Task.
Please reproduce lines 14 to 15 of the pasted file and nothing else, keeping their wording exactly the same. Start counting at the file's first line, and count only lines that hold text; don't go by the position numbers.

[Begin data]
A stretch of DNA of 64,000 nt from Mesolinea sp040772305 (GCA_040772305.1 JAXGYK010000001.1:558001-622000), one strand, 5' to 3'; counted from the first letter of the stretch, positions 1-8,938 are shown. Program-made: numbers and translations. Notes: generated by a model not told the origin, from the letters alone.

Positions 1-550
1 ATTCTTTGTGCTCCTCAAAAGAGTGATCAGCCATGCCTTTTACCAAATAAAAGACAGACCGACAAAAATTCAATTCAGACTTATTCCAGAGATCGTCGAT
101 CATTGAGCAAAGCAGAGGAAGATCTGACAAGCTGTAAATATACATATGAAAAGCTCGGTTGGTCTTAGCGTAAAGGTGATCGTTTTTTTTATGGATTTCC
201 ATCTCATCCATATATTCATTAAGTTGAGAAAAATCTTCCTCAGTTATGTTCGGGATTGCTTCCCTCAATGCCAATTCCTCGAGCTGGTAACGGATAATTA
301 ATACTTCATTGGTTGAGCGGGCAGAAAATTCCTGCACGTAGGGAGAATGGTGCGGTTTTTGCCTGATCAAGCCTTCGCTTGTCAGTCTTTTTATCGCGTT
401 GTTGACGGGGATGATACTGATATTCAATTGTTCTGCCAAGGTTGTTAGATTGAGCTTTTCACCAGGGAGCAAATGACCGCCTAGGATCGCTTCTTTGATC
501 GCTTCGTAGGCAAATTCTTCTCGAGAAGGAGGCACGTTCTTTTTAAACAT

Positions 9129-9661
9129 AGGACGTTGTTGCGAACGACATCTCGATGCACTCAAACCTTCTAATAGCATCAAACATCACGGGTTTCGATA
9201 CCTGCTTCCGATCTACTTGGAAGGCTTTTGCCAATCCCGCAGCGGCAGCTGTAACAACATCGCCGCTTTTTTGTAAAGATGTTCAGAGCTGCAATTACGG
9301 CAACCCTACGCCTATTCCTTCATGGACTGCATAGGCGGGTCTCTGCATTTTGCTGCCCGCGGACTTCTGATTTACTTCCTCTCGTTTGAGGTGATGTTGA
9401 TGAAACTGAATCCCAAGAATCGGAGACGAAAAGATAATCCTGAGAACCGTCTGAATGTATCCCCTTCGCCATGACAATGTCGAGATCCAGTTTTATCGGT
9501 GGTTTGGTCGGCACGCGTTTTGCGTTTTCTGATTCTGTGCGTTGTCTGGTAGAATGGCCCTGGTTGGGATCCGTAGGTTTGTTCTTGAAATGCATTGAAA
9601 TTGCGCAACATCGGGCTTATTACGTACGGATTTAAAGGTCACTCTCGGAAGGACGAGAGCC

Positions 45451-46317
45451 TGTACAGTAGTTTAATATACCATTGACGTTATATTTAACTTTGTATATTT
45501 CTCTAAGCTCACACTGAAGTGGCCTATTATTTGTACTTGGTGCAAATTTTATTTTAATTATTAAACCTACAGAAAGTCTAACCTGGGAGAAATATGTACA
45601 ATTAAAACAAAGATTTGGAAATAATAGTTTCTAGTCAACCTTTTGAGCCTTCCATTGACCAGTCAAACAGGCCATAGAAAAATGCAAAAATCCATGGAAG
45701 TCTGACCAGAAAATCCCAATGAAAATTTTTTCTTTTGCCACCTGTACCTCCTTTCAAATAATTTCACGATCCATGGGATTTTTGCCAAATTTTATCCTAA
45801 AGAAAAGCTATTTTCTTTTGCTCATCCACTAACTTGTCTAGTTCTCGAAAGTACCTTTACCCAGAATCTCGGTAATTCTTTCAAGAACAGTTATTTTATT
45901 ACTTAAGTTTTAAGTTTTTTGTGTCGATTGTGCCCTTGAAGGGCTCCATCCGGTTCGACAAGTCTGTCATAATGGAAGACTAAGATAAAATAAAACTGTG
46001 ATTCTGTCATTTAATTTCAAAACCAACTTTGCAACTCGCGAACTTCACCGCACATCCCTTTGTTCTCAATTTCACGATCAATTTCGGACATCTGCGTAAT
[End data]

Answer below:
9501 GGTTTGGTCGGCACGCGTTTTGCGTTTTCTGATTCTGTGCGTTGTCTGGTAGAATGGCCCTGGTTGGGATCCGTAGGTTTGTTCTTGAAATGCATTGAAA
9601 TTGCGCAACATCGGGCTTATTACGTACGGATTTAAAGGTCACTCTCGGAAGGACGAGAGCC